WASHINGTON, November 17, 2013 — Slogging through a speech on the Obamacare meltdown, President Obama attempted to justify his administration’s actions, blame others for his mistakes, and propose some fixes.
Obama’s remarks included several startling comments. Here are a few of the most obvious.
“It’s important to understand, though, the old individual market was not working well. And it’s important that we don’t pretend that somehow that’s a place worth going back to.”
Who is suggesting that the “old individual market” is worth going back to? No one, but as Thomas Sowell asks of this type of nonsense argument: It was not working well compared to what?
Was the market not working well compared to a cosmic ideal? For the left, that is always the comparison, but we live in the real world. That “old individual market” was the heavily regulated result of decades of federal law. Leave markets out of this; we replaced one government kluge with another.
“I’m not going to walk away from something that has helped the cost of health care grow at its slowest rate in 50 years.”
A confusion between cost and price is evident here. Certainly, the prices of some things have gone down by governmental edict. That does not mean that the cost has come down.
When the price of something is artificially forced down, quality or supply will decrease. Both are occurring here: The number of doctors leaving or planning to leave medical practice is growing. Even before Obamacare was passed, the American Association of Medical Colleges (AAMC) projected a shortage of 125,000 physicians by 2025, 46,000 of them in primary care.
The AAMC now predicts shortages up to 50 percent worse, made worse partly by the expected growth in demand for healthcare services. This illustrates another point: When the price of something is artificially forced down, the amount that people want to buy will expand.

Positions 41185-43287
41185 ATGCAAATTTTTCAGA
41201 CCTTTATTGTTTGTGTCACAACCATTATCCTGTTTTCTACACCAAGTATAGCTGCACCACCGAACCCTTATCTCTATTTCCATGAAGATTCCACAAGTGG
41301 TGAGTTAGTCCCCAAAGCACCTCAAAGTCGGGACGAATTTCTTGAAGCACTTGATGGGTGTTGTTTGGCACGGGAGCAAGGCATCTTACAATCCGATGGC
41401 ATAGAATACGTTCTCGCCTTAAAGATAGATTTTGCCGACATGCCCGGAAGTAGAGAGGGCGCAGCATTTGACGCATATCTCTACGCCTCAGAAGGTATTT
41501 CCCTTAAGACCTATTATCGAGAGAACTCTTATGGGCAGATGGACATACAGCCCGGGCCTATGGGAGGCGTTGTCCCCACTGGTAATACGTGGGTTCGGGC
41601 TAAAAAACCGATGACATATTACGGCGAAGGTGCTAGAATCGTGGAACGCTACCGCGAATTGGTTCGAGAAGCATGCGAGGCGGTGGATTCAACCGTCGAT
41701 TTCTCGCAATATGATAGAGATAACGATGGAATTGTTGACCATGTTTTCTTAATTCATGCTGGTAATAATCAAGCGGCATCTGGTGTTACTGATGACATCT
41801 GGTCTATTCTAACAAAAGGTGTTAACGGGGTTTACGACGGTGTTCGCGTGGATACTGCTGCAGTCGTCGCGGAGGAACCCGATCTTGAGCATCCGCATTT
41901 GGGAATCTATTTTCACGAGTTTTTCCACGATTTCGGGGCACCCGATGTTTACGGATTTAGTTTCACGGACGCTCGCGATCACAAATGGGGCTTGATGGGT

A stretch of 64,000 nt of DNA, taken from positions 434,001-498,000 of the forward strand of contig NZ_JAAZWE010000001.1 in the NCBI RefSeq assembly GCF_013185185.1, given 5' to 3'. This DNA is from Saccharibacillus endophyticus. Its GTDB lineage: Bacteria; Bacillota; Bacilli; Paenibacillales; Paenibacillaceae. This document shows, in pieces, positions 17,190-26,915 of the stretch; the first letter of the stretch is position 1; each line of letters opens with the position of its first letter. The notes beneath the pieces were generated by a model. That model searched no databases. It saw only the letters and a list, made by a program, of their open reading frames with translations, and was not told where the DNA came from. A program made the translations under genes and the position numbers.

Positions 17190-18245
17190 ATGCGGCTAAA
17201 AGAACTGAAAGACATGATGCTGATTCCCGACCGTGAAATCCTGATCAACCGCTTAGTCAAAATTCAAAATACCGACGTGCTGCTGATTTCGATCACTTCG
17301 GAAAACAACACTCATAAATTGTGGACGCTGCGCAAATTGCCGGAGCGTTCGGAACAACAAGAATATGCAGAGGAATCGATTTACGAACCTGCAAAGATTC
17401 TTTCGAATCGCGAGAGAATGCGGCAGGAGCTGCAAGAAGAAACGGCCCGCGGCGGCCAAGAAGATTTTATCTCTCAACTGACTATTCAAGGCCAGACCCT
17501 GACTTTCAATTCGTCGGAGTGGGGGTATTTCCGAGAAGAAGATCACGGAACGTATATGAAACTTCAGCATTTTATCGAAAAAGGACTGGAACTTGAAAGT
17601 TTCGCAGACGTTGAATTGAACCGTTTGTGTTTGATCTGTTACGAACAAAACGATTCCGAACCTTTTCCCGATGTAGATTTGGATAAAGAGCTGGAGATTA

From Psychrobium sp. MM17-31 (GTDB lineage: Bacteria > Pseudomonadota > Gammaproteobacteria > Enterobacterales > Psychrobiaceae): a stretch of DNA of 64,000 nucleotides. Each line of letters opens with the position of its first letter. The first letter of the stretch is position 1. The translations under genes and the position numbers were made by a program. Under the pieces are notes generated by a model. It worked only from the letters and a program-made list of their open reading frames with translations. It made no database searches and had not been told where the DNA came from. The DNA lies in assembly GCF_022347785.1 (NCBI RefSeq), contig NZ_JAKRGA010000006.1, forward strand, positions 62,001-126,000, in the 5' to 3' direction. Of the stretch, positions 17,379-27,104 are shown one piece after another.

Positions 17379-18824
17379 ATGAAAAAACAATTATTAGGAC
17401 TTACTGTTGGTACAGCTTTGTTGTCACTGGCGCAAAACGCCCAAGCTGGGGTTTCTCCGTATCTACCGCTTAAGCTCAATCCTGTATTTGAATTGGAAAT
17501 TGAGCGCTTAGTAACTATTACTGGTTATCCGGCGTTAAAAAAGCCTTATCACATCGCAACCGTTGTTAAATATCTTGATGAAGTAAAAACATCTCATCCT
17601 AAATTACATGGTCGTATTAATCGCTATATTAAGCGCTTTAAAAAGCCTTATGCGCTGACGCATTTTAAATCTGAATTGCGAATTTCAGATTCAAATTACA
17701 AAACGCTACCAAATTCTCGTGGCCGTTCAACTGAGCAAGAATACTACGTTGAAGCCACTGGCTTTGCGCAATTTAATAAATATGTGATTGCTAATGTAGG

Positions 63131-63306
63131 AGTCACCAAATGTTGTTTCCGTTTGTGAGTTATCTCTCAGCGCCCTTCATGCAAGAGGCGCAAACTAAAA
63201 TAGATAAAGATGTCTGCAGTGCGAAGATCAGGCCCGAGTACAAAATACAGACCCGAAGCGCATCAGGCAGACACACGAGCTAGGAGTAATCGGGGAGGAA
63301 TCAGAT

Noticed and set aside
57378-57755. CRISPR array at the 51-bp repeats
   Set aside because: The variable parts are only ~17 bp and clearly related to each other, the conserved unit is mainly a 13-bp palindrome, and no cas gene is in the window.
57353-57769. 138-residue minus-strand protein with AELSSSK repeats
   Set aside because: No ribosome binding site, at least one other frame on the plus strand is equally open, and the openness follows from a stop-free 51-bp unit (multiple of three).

“Because sometimes people look at what’s taking place in Washington and they say, not enough is getting done that helps me with my life.”
Polls say the sentiment is increasingly “people look at what’s taking place in Washington and they say, way too much is getting done to impact my life.”
There are those who expect and even demand that Washington help their lives. To the extent that Obama is talking about those folks, this is a true statement. On the whole, it seems to be more indicative of too much activity rather than not enough. Obama wishing it were not that way doesn’t make it so.
“And we should have done a better job getting that right on day one – not on day 28 or day 40.”
After three and a half years and a billion dollars, maybe the actual point is that this job cannot be done right by a handful of people in Washington. Of course, there is no way that type of evaluation would be considered.
Obama cannot conceive that he and his administration could fail at getting a job done. “It was not done right, but it still can be; I won’t stop working until it is.”
Good luck with that.
“With respect to the pledge I made that if you like your plan, you can keep it, I think – and I’ve said in interviews – that there is no doubt that the way I put that forward unequivocally ended up not being accurate. It was not because of my intention not to deliver on that commitment and that promise.”
Many have accused Obama of lying about this. He and his defenders ardently disagree. Either he was dishonest or inept. For the president, and the left as a whole, intentions matter more than anything, so for the sake of getting along let’s assume he was not deliberately dishonest and take him at his word.
He is merely inept.
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